A MOPARRABAH cattle property located 40 kilometres west of Kempsey is trying out a different approach to hydrate the landscape.
The owner, Bruce Raeburn, who is also a member of Macleay Landcare, says he has improved his property through slowing the flow of water along his creek, and minimising creek bank erosion by building a riparian fence.
"To rehydrate my property, I have strategically planted thousands of trees and shrubs in and along the creek bed," he said.
"Now the water flows slower, and water holes are deeper, which has improved the fish life, and gradually, due to the water's slower flow, silt and gravel have been deposited into the creek bed which has steadily raised its height.
"I hope that in a flood, water will now flow right across the flat, watering my pecan nut and poplar trees."
His new approach is already paying off, but Bruce says he will continue working to rehydrate his property to try and mitigate the severity of future bushfires and drought.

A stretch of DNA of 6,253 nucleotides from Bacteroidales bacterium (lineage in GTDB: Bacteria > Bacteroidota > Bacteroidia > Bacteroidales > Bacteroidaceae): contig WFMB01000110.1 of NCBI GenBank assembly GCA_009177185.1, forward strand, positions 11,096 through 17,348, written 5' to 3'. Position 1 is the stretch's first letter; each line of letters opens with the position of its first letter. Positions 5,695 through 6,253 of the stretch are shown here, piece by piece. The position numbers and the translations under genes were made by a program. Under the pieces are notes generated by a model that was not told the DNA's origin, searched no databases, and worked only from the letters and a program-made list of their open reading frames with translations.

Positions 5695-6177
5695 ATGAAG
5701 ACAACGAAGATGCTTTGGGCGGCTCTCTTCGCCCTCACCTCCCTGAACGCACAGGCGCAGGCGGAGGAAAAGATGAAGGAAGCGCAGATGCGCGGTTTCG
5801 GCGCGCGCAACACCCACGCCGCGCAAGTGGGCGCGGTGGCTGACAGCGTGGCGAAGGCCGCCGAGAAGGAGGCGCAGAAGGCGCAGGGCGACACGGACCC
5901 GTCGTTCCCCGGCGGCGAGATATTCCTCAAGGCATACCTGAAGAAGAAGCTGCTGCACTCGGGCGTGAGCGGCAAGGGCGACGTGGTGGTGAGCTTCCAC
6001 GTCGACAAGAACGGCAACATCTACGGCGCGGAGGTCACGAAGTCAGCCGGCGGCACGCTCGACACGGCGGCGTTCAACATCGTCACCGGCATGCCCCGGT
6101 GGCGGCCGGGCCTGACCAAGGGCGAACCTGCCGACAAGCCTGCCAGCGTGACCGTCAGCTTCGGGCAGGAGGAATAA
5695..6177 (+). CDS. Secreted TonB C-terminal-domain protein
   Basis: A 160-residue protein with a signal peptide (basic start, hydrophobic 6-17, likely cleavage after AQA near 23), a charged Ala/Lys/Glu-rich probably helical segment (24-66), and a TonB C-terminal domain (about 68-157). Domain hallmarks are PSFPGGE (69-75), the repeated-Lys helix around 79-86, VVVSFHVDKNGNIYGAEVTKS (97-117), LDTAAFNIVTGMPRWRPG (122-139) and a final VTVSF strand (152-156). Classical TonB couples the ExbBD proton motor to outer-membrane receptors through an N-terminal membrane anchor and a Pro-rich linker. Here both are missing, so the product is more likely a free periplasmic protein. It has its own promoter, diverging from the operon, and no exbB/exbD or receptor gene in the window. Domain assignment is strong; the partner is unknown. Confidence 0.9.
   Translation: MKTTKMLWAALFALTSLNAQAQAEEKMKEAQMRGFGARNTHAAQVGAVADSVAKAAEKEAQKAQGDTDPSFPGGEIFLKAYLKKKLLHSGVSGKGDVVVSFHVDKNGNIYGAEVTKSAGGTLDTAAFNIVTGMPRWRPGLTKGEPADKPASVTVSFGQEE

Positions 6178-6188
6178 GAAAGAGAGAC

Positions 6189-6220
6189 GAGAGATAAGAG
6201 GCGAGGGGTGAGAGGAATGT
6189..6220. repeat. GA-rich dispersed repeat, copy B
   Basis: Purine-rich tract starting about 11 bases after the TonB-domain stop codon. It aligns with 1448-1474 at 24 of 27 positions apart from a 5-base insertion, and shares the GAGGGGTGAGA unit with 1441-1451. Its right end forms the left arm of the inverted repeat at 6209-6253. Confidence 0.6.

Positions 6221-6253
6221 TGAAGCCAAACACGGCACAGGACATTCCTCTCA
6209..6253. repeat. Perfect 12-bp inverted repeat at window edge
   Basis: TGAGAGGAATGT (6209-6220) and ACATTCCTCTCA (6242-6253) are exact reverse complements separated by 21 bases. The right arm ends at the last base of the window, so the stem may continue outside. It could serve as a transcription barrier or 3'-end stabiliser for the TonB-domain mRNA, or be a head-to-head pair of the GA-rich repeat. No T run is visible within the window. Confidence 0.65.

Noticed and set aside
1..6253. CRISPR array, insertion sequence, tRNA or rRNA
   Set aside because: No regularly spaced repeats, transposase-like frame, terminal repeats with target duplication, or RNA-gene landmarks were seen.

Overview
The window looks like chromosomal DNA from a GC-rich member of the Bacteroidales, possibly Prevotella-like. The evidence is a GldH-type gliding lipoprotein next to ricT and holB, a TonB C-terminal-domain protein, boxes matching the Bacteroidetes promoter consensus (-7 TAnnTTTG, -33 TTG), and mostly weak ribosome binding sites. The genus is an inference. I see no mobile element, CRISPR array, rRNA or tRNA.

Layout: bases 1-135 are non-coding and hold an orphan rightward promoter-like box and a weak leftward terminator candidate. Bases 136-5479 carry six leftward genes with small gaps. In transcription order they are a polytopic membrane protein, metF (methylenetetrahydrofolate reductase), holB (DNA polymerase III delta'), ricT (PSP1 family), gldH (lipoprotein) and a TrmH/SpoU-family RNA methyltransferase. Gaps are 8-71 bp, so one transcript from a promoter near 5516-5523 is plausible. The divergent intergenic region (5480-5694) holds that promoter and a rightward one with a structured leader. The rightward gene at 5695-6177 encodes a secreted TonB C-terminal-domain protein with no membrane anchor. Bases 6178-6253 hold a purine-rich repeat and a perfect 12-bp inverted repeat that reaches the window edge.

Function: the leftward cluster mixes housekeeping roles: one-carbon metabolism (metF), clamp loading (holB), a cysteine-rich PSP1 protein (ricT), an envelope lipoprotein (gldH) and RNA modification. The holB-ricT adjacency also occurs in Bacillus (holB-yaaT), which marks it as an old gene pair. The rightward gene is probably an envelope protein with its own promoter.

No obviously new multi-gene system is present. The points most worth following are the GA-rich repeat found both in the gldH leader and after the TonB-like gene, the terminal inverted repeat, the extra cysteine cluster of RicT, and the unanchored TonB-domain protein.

"Last year was such a dry year for the Macleay Valley, Kempsey had 120mm less rainfall than in the drought of 1902," Bruce said.
"So we now need to do all we can to help rehydrate the landscape."
Federal Member for Cowper Pat Conaghan recently visited Bruce to get a first-hand look at the Moparrabah cattle property's innovative land management practices.
"It was great to catch up with Bruce, and see what he has done to care for his property's creek catchment," he said.
"His hard work is really paying off as through good land stewardship, his pasture has improved, and he can now run 300 breeders as opposed to 100 head of cattle.
"Our Federal Nationals Government is committed to delivering programs that reward farmers for their stewardship, such as the four-year $34 million Agriculture Biodiversity Stewardship Pilot Program and the Australian Farm Biodiversity Certification Scheme."
For more information on the AG2030 plan and agriculture support measures in the Federal Budget, visit https://nationals.org.au/AG2030.